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August 15, 2004
Dr. Gregory J. Gurtner, a gastroenterologist and researcher at Washington University who grew up in Baltimore and attended the Gilman School, died Wednesday in St. Louis at the age of 36. The cause was complications of multiple melanoma diagnosed 15 years ago. Dr. Gurtner was born in Buffalo, N.Y., but spent most of his youth in the Baltimore area, living in Cockeysville and attending Gilman, where he played football and lacrosse. He graduated in 1986. He received an undergraduate degree in anthropology and music from Vanderbilt University and graduated from medical school at New York Medical College in Valhalla, N.Y. He went to St. Louis for post-graduate training in internal medicine and gastroenterology.
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EXPLORE
AEGIS STAFF REPORT | July 24, 2013
Several volunteers from the Harford County animal rescue group No Kill Harford attended the 9th annual No Kill Conference at George Washington University Law Center. The conference was hosted by the No Kill Advocacy Center and the Animal Law Program at George Washington University. Participants attended from 44 states and several countries to learn how to improve the save rate of animals in open admission shelters in their communities. According to the No Kill Advocacy Center, more than 150 communities, representing approximately 600 cities and towns have already achieved a 90 percent or higher save rate thus far. Some of the best practices presented include high-volume, low-cost spay/neuter services, working with local rescue groups, pet retention programs (keeping pets in homes)
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NEWS
By Laurie Willis and Laurie Willis,SUN STAFF | December 12, 2003
J. Arnold Feldman, who devoted much of his life to civil and human rights as a federal official and private citizen, died Monday of heart failure at Howard County General Hospital. He was 77. The Columbia resident retired in 1994 as chief of civil rights compliance in the Washington office of the Small Business Administration, and was well-known as a human rights advocate during two decades of civic involvement in Howard County. Mr. Feldman was born in Schenectady, N.Y., and raised in Woodbine, N.J., south of Atlantic City.
NEWS
By Matthew Hay Brown, The Baltimore Sun | June 10, 2013
A young man comes to Maryland, takes some community college classes, uses his computer skills to get a job in which he gains a security clearance. Still in his 20s, he finds information about government activity that troubles him. He decides to share it with the world. In its broad outlines, the case of Edward Snowden, the 29-year-old intelligence contractor who last week revealed the existence of two top secret National Security Agency eavesdropping programs, hews closely to the contours set by Army Pfc. Bradley Manning, the 25-year-old soldier now being court-martialed at Fort Meade for releasing hundreds of thousands of classified documents.
NEWS
By Matthew Hay Brown, The Baltimore Sun | June 10, 2013
A young man comes to Maryland, takes some community college classes, uses his computer skills to get a job in which he gains a security clearance. Still in his 20s, he finds information about government activity that troubles him. He decides to share it with the world. In its broad outlines, the case of Edward Snowden, the 29-year-old intelligence contractor who last week revealed the existence of two top secret National Security Agency eavesdropping programs, hews closely to the contours set by Army Pfc. Bradley Manning, the 25-year-old soldier now being court-martialed at Fort Meade for releasing hundreds of thousands of classified documents.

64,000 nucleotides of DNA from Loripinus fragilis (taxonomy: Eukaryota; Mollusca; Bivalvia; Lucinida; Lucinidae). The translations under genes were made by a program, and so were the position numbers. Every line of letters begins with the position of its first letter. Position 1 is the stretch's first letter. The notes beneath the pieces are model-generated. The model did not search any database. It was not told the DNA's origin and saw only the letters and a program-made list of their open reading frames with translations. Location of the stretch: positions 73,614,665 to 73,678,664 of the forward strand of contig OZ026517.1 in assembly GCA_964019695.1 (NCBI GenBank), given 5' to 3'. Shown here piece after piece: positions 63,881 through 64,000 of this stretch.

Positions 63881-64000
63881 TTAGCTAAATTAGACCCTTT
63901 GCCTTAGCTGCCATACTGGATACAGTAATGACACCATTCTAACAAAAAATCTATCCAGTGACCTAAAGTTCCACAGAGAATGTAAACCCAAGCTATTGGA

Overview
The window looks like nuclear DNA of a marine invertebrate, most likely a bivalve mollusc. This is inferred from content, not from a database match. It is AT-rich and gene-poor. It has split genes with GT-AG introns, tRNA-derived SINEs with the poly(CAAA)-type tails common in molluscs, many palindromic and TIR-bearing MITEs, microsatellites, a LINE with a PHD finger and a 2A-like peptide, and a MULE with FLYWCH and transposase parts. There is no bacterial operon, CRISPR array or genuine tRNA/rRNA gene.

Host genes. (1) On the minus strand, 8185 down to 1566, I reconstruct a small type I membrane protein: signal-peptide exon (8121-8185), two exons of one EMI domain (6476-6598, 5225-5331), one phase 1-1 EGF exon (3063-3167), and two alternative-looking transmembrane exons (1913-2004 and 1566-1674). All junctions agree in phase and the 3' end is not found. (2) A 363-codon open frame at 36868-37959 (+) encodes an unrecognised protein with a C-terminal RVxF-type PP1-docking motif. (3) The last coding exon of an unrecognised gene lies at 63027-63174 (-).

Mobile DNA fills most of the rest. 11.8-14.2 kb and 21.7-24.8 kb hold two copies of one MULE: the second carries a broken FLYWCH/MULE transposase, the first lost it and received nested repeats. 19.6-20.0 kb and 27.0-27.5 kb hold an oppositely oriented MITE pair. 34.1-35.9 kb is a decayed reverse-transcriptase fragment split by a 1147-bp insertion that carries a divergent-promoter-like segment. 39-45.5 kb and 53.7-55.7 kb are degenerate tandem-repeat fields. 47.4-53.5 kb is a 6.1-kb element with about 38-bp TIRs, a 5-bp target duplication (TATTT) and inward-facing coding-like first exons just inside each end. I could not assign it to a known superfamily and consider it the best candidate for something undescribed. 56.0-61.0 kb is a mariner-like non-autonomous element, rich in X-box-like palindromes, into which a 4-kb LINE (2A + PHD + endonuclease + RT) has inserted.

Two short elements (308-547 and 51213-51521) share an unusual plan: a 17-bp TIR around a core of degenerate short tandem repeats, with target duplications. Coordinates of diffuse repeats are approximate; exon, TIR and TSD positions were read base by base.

NEWS
By Lowell E. Sunderland | December 17, 2000
HIS 11TH YEAR, plus a few extra months at this end, produced a whirlwind of new experiences for Greg Hand, Ellicott City seventh-grader, baseball player and first-time wrestler on his way to being a cancer survivor. "Getting to travel outside the country" was tops, he said. "Usually, we just go to New Jersey." The Make-a-Wish Foundation sent Greg and his family on a seven-day Disney cruise in the Caribbean. Magan's Bay in St. Thomas made a huge impression. Greg also met a bunch of Washington Redskins while he was in the hospital.
NEWS
By Jacques Kelly, The Baltimore Sun | February 15, 2012
Alan Mark Silbergeld, a retired Consumer Union attorney and consumer advocate who was an aficionado of vocal music, died Friday of complications from lymphoma at Johns Hopkins Hospital. The Homeland resident was 72. "He was a leading consumer advocate on federal policy in Washington for the last 40 years," said Stephen Brobeck, Consumer Federation of America executive director and a friend. "He also loved Baltimore. " Born in Greenville, Ill., and raised in St. Louis, Mr. Silbergeld earned a government degree at Indiana University and a law degree from Washington University.
NEWS
By Mary Gail Hare, The Baltimore Sun | March 15, 2012
Mark Andrews, the co-founder of the National Teachers Hall of Fame, flew to Baltimore from Emporia, Kan., to honor a teacher at Roland Park Country School. But first he asked an auditorium full of students to think for a minute about a teacher who has made a difference in their lives, inspired them and pushed them toward success. Several in the auditorium whispered, "Mr. Brock. " David L. Brock, 48, science department chairman at the all-girls private school, learned Thursday that he was one of the five 2012 honorees to win induction into a society that Andrews called "the Oscars of education.
EXPLORE
AEGIS STAFF REPORT | July 24, 2013
Several volunteers from the Harford County animal rescue group No Kill Harford attended the 9th annual No Kill Conference at George Washington University Law Center. The conference was hosted by the No Kill Advocacy Center and the Animal Law Program at George Washington University. Participants attended from 44 states and several countries to learn how to improve the save rate of animals in open admission shelters in their communities. According to the No Kill Advocacy Center, more than 150 communities, representing approximately 600 cities and towns have already achieved a 90 percent or higher save rate thus far. Some of the best practices presented include high-volume, low-cost spay/neuter services, working with local rescue groups, pet retention programs (keeping pets in homes)
NEWS
By Emily Eakin and Emily Eakin,N.Y. TIMES NEWS SERVICE | September 30, 2001